Tubular thrills; New tubing courses drawing crowds at area ski resorts | SierraSun.com

Tubular thrills; New tubing courses drawing crowds at area ski resorts

Fresh powder, sunshine and brand new skis. You’re ready to swoosh, glide and carve your way down the mountain … any mountain. In fact, crusty snow and 5-year-old skis and you’re still ready to hit the lifts.

The problem? The kids.

“Mommmmm, daaaaad…I don’t wanna ski.”

No matter, bundle them up and send them to the tubes. The snow tubes.

The art of snowtubing is slipping and sliding its way onto many area ski resorts. Children, adults and anyone who wants some snowplay without worrying about ski poles or extra large boards can hop on a tube and take to the slopes with minimal equipment and zero skills.

“It gives people who don’t ski something to do,” said Mandy Eichelberger, a Northstar-at-Tahoe employee who was working at the resort’s tubing run on a recent afternoon. “This is the first year it’s been open and I hear we’ve made lots of money already, more than expected.”

Tubing activities were especially popular over the holiday weekend.

“It’s wildly popular,” said Judy Daniels, Northstar’s public relations director. “We had so many people over the weekend, there were 50 people in line at all times.”

With a fresh pile of powder coating the two tubing runs at Northstar recently, a handful of tubers gave the large, round, rubbery sleds a whirl.

Alyssa Cooper and her twin sister, Jenai celebrated their eighth birthday with oversized tubes, snow caps and an afternoon of shoving off down the hill and hoofing it back up.

“It’s my birthday present. I like it because it’s good for little kids,” Alyssa said.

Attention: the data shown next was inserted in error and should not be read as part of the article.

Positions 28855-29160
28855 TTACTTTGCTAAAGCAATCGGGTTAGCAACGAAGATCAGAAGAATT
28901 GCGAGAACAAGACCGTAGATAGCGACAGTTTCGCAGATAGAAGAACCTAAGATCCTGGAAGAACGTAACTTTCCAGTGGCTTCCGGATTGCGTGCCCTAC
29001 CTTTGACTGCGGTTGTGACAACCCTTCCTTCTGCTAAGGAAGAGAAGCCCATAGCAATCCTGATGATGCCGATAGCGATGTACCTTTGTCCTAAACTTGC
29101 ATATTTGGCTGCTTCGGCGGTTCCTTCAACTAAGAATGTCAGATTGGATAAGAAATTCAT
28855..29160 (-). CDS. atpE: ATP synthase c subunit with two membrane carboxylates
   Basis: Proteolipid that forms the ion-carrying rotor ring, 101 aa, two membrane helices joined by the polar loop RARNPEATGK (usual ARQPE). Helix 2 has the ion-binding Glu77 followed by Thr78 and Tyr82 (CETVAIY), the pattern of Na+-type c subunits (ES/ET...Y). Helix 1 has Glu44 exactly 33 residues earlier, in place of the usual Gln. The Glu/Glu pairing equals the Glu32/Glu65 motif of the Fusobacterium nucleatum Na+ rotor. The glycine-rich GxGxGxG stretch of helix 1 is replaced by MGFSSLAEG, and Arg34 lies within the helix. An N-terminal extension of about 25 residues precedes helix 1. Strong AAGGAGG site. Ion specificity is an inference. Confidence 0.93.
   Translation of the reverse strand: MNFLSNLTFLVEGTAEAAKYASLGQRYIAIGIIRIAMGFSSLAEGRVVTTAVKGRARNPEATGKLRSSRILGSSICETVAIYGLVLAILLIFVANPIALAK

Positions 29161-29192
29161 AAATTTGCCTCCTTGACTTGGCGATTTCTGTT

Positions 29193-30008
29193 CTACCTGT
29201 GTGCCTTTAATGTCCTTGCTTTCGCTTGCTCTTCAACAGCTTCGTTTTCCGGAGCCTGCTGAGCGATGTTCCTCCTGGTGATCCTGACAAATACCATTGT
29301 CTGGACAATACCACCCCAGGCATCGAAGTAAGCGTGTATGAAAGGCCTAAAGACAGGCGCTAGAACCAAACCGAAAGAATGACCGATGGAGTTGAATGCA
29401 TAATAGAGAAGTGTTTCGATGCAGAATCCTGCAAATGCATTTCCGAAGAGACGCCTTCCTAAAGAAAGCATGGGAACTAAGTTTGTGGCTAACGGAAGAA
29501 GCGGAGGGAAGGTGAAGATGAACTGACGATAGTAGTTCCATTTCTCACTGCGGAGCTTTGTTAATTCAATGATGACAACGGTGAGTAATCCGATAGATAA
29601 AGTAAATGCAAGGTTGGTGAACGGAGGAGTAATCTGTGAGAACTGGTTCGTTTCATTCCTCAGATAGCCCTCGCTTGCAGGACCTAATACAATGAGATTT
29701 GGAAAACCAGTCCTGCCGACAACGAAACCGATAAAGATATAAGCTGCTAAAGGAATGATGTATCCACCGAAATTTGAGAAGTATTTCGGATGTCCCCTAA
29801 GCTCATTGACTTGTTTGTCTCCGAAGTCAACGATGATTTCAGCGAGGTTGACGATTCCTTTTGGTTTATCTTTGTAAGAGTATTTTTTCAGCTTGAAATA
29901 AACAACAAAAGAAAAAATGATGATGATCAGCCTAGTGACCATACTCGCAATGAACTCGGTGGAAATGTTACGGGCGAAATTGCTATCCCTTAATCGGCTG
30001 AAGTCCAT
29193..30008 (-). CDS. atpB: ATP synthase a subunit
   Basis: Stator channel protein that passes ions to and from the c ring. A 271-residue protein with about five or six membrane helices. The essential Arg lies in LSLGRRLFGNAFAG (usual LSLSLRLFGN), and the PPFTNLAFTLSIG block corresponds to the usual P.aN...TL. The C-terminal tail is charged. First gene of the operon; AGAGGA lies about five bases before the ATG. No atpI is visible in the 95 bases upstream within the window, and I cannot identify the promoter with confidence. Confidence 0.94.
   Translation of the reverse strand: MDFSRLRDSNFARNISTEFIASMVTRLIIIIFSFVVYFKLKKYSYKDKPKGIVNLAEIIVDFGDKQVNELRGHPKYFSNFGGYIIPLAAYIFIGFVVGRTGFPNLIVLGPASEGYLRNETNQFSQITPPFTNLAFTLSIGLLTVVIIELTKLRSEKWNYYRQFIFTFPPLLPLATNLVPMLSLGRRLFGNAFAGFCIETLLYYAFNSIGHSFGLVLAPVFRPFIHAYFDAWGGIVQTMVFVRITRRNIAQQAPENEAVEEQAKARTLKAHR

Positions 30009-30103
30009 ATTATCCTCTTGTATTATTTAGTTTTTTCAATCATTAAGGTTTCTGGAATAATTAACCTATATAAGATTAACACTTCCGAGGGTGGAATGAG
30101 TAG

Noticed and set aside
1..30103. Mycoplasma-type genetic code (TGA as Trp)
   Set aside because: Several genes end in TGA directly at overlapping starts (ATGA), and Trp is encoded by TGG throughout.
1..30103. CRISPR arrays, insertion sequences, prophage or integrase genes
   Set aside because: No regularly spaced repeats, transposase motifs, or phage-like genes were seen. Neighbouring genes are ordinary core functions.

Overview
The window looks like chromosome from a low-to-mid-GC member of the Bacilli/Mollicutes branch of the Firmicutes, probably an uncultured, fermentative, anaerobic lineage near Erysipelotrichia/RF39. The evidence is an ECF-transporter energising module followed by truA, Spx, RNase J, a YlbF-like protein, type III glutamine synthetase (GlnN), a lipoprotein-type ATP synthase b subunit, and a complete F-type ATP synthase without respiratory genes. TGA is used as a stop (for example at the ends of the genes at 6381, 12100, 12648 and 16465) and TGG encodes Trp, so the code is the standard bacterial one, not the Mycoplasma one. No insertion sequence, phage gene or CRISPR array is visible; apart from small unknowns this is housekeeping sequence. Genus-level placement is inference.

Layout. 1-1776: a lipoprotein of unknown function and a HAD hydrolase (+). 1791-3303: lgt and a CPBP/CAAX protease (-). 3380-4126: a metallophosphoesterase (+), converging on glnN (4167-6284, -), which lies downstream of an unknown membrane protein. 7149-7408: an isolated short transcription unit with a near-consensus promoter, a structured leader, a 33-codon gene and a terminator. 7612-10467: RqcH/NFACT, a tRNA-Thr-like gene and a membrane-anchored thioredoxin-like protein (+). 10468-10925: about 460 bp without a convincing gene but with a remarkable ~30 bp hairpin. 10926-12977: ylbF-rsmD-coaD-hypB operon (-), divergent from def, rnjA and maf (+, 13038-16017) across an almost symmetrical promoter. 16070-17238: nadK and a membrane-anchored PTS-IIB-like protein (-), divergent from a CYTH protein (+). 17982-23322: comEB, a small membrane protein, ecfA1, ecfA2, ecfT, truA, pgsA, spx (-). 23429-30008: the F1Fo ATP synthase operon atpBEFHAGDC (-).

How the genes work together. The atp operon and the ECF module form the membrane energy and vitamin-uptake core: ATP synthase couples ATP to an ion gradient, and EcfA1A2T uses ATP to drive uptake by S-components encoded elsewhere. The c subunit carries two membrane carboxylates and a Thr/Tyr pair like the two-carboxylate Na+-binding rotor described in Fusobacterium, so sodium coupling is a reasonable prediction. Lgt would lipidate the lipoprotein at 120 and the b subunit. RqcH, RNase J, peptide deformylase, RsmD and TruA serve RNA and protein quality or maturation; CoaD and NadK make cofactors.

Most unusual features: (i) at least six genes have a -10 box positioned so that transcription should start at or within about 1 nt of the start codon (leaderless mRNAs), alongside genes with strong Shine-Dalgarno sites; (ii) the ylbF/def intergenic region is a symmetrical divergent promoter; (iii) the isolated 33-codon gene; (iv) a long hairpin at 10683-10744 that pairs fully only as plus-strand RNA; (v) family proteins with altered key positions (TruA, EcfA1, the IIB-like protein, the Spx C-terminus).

Also enjoying the tubing run for the day was Tom Mccue and his 6-year-old son from the Bay Area.

“This is our first time (snowtubing) but we’d definitely come back,” Mccue said. “My son bailed on skiing this morning, so this is his experience in the snow today.”

Depending on the weather and the type of snow on the ground, snowtubing can be a different experience each time. If speed is what you’re after, save the snowtubing experience for a day when the snow is packed down and slick with ice. You’ll shoot down the run and whip your way back and forth along the lips and outer edges of the tubing lane.

If a relaxing cruise is more your style, pick a day where the powder is soft, fresh and thick; and a hefty shove is needed to get your tube moving.

“Today with the new snow, the runs are really slow,” Eichelberger said.

Snowtubing is offered at Squaw Valley, Northstar and Soda Springs. At Squaw, tubing is $11 for adults and $8 for children. This includes the cable car ride to High Camp and the rental tube. The tubing run is open from 4 to 9 p.m. seven days a week.

At Northstar, tubing runs are open from noon to 5 p.m. and the cost is $5 for two hours. At Soda Springs, tubing is included in the $15 lift ticket and you must be at least eight years old to participate. The runs are open from 11a.m. to 4 p.m.

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